GZA Opens Up About Writing Some Of ODB’s Classic Verses
Over the last decade, GZA has been one of the most reserved members of Wu-Tang Clan. The legendary Brooklyn, New York lyricist participated in this year’s Sacha Jenkins-directed documentary, Wu-Tang: Of Mics And Men. He will also be portrayed in next week’s dramatic series, Wu-Tang: An American Saga. However, The Genius has not released a solo album in more than a decade. Additionally, on recent Wu releases, his contributions have been relatively minimal. In a new interview with Sherron Shabazz for The Real Hip-Hop, the renowned MC opens up about why he’s been less prolific in the 2010s, and how that will soon change. He also provides some fascinating facts about writing several rhymes used by Ol’ Dirty Bastard.
Shabazz asks GZA if it is true that he penned rhymes for O.D.B. “Correct,” confirms The Genius. Elaborating, the Liquid Swords creator details, “This is how it happened: some of the rhymes that he used on his [Return To The 36 Chambers: The Dirty Version] album were written by me—but they were written by me as a teenager. They were routines we used to do. As we got older, and Wu-Tang formed, we started doing solo projects.” Ol’ Dirty released his solo debut in 1995, the same year that GZA released his acclaimed sophomore solo LP. “He wanted to go back and touch on those [rhyme routines]. I felt we were grown men at the time, and those types of rhymes didn’t fit me [anymore]. Dirty, his whole style was different and unique. His [original] name was [Ason] Unique, and he was able to pull it off. That’s how that came about. Those were rhymes I wrote as routines with Dirty when we were in our late teens that he just happened to use. I wasn’t in the studio sitting down with him.” In the 1980s, before Wu-Tang Clan was founder, GZA, RZA, and Ol’ Dirty Bastard made up Brooklyn trio, All In Together Now.
Getting specific about his contributions, GZA says he authored parts of “Don’t U Know.” “If you listen to the rhymes, ‘Sittin’ at my class at a quarter-to-10 / Waitin’ patiently for the class to begin,’ I was in high school when I wrote that! He was able to use those [bars]. I had verses and lines on my Words From The Genius album, before Wu-Tang even existed, that Dirty had written. We did them as routines, but he wrote the rhyme, and I was able to use it.”
He also points to “Damage” from O.D.B’s ’95 Elektra Records LP. “I wrote, ‘I grab the mic, and I’ll damage ya / Crush your whole stamina.’ That’s a verse that’s straight through that we did together on his album. But he was able to flip it in a way that he out-shined me on the track, and took over! We did use each other’s rhymes, but it wasn’t like when he did Return To The 36 Chambers [that] I went in the studio and wrote for him. No, those were routines we did as youngsters, and he was able to flip them. ‘Approach your school, 9:30, you’re late / The time doesn’t have you disillusioned with the date / Get to your class, walk to your chair / Flop in your seat and impatiently stare / At the teacher, the board, students who were blocking you,’ quotes GZA from “Don’t U Know.” “That’s a rhyme from high school. That’s his own flow; that’s how he flipped it. I wasn’t rhyming like that; he put his own touch on it.”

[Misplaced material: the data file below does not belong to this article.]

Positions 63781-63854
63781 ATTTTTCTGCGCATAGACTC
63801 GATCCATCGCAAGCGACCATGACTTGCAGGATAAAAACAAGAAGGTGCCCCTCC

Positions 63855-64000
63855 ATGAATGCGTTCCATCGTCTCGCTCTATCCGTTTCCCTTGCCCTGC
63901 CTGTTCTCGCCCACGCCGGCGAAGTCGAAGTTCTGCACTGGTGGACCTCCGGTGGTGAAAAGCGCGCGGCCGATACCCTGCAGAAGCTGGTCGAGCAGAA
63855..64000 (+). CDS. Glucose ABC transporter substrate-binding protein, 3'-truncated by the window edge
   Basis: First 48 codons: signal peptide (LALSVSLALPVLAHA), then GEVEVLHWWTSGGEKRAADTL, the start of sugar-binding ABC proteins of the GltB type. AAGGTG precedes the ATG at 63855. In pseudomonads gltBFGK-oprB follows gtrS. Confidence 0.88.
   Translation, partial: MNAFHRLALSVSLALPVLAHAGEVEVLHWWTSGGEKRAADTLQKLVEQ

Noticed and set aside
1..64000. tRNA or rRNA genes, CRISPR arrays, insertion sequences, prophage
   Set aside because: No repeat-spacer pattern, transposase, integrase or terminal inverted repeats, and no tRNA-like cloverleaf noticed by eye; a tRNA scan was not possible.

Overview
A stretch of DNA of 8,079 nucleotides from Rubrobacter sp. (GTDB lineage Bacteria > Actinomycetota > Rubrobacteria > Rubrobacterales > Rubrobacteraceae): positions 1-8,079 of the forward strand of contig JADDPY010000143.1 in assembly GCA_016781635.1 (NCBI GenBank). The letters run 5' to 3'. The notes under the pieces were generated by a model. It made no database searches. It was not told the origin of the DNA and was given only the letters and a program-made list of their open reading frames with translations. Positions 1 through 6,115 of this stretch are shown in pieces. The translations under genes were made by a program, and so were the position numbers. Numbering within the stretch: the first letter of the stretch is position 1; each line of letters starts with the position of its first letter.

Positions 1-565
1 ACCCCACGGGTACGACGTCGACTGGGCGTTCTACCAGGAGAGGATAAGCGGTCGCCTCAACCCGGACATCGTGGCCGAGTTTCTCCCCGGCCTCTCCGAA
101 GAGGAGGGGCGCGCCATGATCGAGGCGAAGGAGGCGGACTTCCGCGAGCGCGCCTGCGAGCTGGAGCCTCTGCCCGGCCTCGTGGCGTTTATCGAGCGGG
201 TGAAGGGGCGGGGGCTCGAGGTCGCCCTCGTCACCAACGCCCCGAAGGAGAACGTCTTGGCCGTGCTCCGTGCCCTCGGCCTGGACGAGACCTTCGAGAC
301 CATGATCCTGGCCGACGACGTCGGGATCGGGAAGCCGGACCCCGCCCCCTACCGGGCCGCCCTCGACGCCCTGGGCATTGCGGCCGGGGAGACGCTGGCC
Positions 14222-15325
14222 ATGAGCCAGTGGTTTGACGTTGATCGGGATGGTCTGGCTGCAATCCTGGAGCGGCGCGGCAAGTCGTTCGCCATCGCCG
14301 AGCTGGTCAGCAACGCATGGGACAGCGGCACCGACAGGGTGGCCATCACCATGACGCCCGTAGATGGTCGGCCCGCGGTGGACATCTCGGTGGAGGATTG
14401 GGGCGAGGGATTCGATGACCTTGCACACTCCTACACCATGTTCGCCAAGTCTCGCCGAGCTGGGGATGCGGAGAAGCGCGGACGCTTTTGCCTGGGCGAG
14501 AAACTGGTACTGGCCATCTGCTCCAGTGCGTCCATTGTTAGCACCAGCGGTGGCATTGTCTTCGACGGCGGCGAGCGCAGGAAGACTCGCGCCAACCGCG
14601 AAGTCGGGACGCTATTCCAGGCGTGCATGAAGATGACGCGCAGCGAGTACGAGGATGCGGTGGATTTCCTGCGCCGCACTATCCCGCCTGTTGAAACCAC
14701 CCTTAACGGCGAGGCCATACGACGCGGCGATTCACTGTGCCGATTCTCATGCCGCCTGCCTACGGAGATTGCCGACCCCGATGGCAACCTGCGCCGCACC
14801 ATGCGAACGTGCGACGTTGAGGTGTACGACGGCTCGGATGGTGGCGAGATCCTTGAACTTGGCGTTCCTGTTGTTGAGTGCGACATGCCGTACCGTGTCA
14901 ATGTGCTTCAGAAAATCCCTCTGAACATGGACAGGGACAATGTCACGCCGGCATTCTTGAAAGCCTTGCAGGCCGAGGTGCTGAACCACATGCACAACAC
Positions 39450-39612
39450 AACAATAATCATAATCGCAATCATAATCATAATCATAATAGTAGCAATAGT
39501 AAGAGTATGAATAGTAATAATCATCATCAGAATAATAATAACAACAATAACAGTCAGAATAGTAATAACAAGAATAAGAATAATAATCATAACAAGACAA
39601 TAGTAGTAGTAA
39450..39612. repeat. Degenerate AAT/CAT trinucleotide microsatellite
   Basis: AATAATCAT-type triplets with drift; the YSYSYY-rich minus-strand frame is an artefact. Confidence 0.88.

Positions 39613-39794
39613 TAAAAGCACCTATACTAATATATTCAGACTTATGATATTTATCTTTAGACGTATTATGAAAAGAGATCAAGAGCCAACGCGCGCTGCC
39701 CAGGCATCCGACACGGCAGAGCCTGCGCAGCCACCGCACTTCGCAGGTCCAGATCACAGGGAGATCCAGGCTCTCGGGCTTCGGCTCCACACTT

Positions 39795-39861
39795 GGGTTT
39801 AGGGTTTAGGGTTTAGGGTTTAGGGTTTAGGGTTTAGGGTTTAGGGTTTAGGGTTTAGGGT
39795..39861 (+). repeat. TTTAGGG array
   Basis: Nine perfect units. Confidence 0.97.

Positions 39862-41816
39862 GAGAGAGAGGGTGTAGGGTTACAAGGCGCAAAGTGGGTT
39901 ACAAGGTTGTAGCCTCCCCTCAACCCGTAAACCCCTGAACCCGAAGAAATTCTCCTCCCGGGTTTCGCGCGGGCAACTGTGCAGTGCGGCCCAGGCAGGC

GZA adds that the “Liquid Swords” chorus is another derivative from All In Together Now’s routines. “It used to be a verse that said, ‘When the MCs came / To live out the name / Some rocked the rhymes that was all the same / And when I elevated and mastered time / They were stimulated from the high-powered rhyme / They was shocked, ‘cause they knew they were rocked / Like the sucker MCs from off my block.” He explains, “Those were just routines that we used and revamped, and they worked. I didn’t even want to use that. RZA was the one who said to use that. I was like, ‘Nah, I don’t wanna use that routine for a hook.’ He was like, ‘Nah, I’m telling you, just do it!'” That song was recently the basis of an homage by Rapsody. The 9th Wonder-produced “Ibtihaj” features GZA on the song and in the video. D’Angelo, who worked with GZA on “Cold World,” also provides vocals to the track.
While looking back at the 1990s, GZA also confirms that 2005’s Grandmasters contains lyrics he wrote that were intended for O.D.B. “I wrote two rhymes for Dirty that I wanted to present to him. And then he passed, and never got to use them. I actually used one of them on the Grandmasters album with DJ Muggs; it was called ‘All In Together Now.’ That was a rhyme I had specifically for him. I’ve used some of his rhymes also, but he didn’t write them for me.” The Genius does not elaborate which of his songs contain Ol’ Dirty-penned verses.
Notably, Shabazz also asks GZA about when fans will get a follow-up to 2008’s Pro Tools. “The time just has to be right,” he responds. “I know it’s been several years, but it’s coming soon. I’ve got a lot of stuff written. There’s a lot of stuff I want to release and let out and get back again. I look forward to that.”
Elsewhere in The Real Hip-Hop interview by Sherron Shabazz, GZA discusses enjoying his recent Rapsody collaboration. He reveals that O.D.B.’s brother Ramsey is in his current touring band. The respected lyricist also addresses potential retirement after his upcoming release plans. GZA and his live band are co-headlining this week’s Muddy Roots Festival in Cookeville, Tennessee.
#BonusBeat: Some 1991 Video Music Box footage of GZA and Ol’ Dirty Bastard freesyling. For more VMB videos, visit AFH TV. We are currently offering free 7-day subscriptions.